Fear of Microsoft subsides in mergers and acquisitions arena

Among Microsoft's trials and tribulations in the mergers and acquisitions space, a Microsoft official on Tuesday evening cited fear of dealing with the company as an obstacle Microsoft has had to overcome.

"[For a while] there was a fear of dealing with Microsoft and we've worked really hard to try to overcome that," said Marc Brown, managing director of corporate development at Microsoft. This fear existed with both the entrepreneurial and venture capital communities, said Brown.

Brown made the comments at a [Churchill Club] event in Mountain View, Calif., during a panel discussion on mergers and acquisitions that also featured representatives from Cisco, Google, and Accel Partners.

[ [Microsoft and Yahoo recently agreed to partner] in an effort to better compete with Google. | Stay ahead of the key tech business news with InfoWorld's [Today's Headlines: First Look newsletter]. ]

After the event, Brown said he was referring to a time when he started at the company years ago.  In general, people were just scared of Microsoft, he said.

The three technology companies represented on the panel have made waves over the years with their acquisitions.  Cisco is known for numerous purchases, ranging from Scientific Atlanta to Grand Junction Networks; Microsoft has acquired companies such as Great Plains Software and attempted to buy Yahoo, while Google bought YouTube and others.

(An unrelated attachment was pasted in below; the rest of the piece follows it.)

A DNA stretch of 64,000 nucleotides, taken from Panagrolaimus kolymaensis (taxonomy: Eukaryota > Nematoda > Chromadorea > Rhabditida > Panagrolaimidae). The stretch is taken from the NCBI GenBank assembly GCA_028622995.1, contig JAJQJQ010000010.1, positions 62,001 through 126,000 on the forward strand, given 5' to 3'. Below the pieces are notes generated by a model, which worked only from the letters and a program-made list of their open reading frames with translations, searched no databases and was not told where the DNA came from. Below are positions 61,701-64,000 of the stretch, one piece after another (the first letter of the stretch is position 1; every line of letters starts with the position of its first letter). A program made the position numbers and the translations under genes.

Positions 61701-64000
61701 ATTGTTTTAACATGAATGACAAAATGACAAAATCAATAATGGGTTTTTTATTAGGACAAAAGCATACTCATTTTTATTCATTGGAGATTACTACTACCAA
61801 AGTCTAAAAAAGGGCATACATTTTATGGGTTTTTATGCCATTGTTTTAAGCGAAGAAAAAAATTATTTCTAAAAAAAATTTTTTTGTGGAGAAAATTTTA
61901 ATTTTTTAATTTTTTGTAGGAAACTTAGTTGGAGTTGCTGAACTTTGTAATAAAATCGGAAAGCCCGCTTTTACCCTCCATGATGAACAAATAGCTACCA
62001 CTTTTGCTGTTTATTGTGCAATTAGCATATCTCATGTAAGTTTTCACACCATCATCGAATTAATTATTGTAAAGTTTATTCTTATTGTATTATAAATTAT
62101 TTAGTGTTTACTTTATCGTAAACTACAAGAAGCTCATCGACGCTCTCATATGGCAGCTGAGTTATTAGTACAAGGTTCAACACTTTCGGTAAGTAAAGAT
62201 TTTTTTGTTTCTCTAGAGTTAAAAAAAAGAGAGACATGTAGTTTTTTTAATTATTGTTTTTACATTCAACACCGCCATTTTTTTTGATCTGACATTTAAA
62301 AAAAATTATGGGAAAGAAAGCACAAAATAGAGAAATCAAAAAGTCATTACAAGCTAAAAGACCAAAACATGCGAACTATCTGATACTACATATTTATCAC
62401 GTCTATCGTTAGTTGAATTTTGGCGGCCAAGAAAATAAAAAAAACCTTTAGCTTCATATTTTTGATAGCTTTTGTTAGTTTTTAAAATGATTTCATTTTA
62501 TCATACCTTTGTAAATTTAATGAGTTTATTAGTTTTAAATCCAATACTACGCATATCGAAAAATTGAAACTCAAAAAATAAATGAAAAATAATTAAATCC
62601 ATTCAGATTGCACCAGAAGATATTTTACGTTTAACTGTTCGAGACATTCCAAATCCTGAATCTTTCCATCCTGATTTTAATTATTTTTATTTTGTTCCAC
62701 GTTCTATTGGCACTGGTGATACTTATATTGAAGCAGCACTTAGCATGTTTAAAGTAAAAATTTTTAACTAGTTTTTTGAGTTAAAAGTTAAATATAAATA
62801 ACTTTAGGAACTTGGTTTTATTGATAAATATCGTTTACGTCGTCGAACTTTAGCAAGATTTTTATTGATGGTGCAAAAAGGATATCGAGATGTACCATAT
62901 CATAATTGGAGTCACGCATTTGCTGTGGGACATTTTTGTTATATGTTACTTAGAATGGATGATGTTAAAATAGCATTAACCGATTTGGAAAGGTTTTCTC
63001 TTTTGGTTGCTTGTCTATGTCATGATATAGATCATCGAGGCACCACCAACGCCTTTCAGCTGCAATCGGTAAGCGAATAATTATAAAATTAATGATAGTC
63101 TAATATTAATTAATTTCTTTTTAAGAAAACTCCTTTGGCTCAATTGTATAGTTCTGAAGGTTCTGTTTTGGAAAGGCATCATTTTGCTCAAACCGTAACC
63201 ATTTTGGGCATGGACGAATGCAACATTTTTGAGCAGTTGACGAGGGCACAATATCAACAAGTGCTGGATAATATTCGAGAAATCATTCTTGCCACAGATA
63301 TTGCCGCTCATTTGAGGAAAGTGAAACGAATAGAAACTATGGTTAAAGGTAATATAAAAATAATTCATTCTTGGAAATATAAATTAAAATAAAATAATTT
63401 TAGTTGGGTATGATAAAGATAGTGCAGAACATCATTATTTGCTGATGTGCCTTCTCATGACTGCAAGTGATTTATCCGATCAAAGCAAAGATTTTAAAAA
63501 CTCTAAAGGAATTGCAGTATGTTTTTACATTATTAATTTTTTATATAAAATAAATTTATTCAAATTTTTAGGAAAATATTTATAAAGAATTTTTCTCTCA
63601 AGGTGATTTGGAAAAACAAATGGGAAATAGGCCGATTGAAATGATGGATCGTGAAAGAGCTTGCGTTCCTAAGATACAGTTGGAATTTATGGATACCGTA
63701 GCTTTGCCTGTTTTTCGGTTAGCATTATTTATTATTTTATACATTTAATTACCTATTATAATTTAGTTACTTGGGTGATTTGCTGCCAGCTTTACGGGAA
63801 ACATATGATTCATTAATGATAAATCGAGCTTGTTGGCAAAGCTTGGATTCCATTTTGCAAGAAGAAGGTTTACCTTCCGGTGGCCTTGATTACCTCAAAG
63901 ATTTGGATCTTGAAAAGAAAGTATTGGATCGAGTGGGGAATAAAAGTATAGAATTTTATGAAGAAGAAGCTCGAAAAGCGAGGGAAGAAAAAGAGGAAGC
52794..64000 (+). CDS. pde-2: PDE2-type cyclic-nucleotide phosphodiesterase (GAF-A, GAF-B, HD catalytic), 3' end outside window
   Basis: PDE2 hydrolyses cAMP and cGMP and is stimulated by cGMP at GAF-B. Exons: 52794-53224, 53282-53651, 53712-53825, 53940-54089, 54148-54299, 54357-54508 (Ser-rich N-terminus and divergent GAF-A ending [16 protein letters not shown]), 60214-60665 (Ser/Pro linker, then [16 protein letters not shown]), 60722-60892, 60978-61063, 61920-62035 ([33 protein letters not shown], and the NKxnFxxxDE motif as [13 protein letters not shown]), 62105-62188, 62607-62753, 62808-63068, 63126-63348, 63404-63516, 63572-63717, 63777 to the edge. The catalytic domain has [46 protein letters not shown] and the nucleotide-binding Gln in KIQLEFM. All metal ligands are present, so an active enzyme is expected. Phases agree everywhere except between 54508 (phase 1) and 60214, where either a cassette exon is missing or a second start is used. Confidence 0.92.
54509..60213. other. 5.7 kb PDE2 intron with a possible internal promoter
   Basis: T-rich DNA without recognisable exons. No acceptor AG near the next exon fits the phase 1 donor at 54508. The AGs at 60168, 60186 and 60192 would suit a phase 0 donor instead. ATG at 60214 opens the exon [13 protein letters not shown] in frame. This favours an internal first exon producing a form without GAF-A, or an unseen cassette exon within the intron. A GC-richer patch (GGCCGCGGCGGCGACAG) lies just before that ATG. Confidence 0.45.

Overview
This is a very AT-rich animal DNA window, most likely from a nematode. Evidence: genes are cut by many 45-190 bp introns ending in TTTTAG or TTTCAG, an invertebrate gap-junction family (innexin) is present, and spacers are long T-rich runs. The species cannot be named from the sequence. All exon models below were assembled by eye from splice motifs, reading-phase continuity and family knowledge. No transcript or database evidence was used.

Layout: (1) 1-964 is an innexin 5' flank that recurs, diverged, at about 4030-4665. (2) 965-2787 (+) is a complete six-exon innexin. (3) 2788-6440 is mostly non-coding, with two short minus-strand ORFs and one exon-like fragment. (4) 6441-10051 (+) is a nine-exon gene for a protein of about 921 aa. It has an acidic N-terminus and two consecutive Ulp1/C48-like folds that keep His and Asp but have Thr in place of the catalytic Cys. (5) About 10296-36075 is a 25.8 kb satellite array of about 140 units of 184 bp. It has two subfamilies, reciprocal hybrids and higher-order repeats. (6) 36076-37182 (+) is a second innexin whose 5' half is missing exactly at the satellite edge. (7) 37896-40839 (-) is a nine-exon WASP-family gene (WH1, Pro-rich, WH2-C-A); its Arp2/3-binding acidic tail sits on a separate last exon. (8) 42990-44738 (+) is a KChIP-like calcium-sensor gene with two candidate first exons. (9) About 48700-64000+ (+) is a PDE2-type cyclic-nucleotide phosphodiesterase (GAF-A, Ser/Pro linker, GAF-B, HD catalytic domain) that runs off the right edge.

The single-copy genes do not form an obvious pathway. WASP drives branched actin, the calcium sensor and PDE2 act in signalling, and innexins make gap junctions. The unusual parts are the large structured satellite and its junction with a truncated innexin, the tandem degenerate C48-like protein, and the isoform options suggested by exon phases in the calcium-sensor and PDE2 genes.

Panel moderator Steve Smith, senior managing partner with Arma Partners, noted Microsoft actually began with an acquisition. "[Founder Bill] Gates bought PC DOS for something under $100,000 and turned it into a thing called Windows and a company called Microsoft," Smith said.

Panelists discussed their companies' mergers and acquisitions strategies.

"The M&A and acquisitions strategy's pretty straightforward," Brown said. "We are a technology buyer. Most of our acquisitions are of earlier-stage companies."  Microsoft then leverages sales and distribution channels and processes to bring acquired technologies to the widest audience possible, he said.

"What I would say is M&A  is not really the strategy. M&A is the tool," said Charles Carmel, vice president of corporate development for Cisco. "The strategy is really about capturing innovation." Cisco realizes it does not have a monopoly on good ideas, he said.

"We don't start with the idea of what company we should buy. We start with the idea of what should be our growth strategy," said Carmel.

When pondering an acquisition, Google looks at the caliber of leadership being brought over to the company from the acquired venture, along with factors including time to market and opening of new markets, said David Lawee, Google vice president of corporate development. The company's acquisition of Urchin resulted in the Google Analytics platform while Keyhole, also bought by Google, became Google Earth, Lawee said.

Panelists also cited increasing interest in potential overseas acquisitions in places such as China. "There's nothing to prevent us from being as aggressive internationally," Lawee said.

But panelists declined to make any predictions when asked whether the European Union should approve the [planned acquisition of Sun Microsystems by Oracle]. They also would not discuss what impact this acquisition would have on their own businesses.

"Everybody's got their own twists and turns to their M&A activities," Carmel said.

"No comment," Brown added.

Tuesday's event was held at Microsoft's Silicon Valley offices.

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